8/18/17: In the garden this week


The perennial border displays its brightest colors in August. Rudbeckia subtomentosa, Agastache foeniculum, and Hibiscus mosceutos vie for attention amid the greenery.

August may be a dull time of year, but not in the garden, when the floral display is at its height. This is the time to sit on the patio with a cold drink and enjoy the fruits of your labor. But while you’re out there, here are a few things you could be doing:

water new plantings: I watered my young trees last Sunday and will do so again this week unless we receive considerably more rain tonight and tomorrow: this morning’s downpour amounted to just over half an inch, and I aim for an inch to an inch and a half per week. Remember that perennials and woody plants that you planted this spring or last fall need supplemental water during dry periods throughout this growing season. The rule of thumb is at least an inch of water per week for newly installed plants. In dry weeks throughout the growing season (weeks with less than an inch of rainfall), you need to water all plants installed this spring or last fall. Trees need supplemental watering even longer: the rule of thumb is one year per inch of trunk diameter. How do you know when we’ve received an inch of rain? You can make a highly sophisticated rain gauge–an old plastic container or tin can placed among the plants. I total the weekly rainfall and decide whether to water my new trees or my clients’ new plantings each week.

— if you intend to plant a second crop of cool-weather vegetables, you should be starting seed. Water the vegetable garden deeply during dry periods, particularly when the weather is hot, and watch carefully for pests and diseases. Removed diseased plants promptly to prevent spread. Continue to remove the flowers from basil plants as they form. And pick those zucchini before they reach the size of baseball bats!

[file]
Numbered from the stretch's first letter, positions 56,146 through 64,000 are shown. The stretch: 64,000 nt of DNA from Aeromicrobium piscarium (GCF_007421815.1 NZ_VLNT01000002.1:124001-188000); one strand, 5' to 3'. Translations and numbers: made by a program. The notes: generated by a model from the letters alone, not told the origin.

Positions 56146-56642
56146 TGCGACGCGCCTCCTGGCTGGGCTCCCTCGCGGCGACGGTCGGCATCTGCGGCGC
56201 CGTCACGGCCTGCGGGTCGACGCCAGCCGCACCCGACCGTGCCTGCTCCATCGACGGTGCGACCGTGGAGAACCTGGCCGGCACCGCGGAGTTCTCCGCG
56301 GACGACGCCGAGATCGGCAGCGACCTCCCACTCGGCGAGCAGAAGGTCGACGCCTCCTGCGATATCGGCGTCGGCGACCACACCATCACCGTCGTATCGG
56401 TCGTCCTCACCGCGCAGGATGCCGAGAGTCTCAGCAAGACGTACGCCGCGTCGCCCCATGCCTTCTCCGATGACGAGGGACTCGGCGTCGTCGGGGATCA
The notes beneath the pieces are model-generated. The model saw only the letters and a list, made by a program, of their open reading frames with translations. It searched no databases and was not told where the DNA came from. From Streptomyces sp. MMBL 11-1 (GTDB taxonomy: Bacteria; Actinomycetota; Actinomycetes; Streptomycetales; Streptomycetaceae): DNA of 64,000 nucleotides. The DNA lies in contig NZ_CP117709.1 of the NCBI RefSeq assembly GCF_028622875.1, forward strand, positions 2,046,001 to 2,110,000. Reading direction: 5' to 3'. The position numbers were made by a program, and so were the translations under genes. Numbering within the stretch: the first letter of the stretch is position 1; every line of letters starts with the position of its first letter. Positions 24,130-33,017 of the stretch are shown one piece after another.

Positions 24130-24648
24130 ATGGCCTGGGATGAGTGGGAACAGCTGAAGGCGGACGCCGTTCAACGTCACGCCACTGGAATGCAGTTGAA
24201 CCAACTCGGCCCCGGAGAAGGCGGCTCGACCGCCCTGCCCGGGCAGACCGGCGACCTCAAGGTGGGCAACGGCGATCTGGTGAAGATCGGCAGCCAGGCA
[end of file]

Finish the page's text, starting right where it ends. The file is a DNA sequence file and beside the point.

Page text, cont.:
— continue to properly tie, stake, and prune your tomato plants. Most tomato cages are much too small: the plants outgrow them before they start to bear fruit. And unless tomato plants are properly pruned, by pinching out the suckers, they will be so bushy that they’ll be especially susceptible to fungus infections like verticillium wilt. You’ll find general guidelines for growing tomatoes here and specific watering instructions here.

—  do not plant ornamentals like perennials and shrubs until the weather turns cool in fall. During hot weather, plants put their energy into top growth and blooming rather than growing new roots. If you do continue to plant, water very thoroughly and keep an eye on those new plants. They will need extra water during dry periods, as explained above.

it’s also a bad time to fertilize your lawn or to reseed bare patches, no matter what your lawn-care service tells you. Lawn grasses are adapted to much cooler summers than we experience. All they want to do during this time of year is go dormant, so they can’t use any extra nutrients. Here’s a suggestion: don’t feed at all this year. The lawn will look just fine. Or wait until Labor Day and use one application of a slow-release organic fertilizer. Avoid pesticides, fungicides, and herbicides. Pesticides kill butterfly and firefly larvae and native ground-dwelling bees as well as “bad” insects. And garden chemicals are not so great for kids or pets either; common herbicides, in addition to killing butterfly host plants like violets, are carcinogens. Best to avoid them.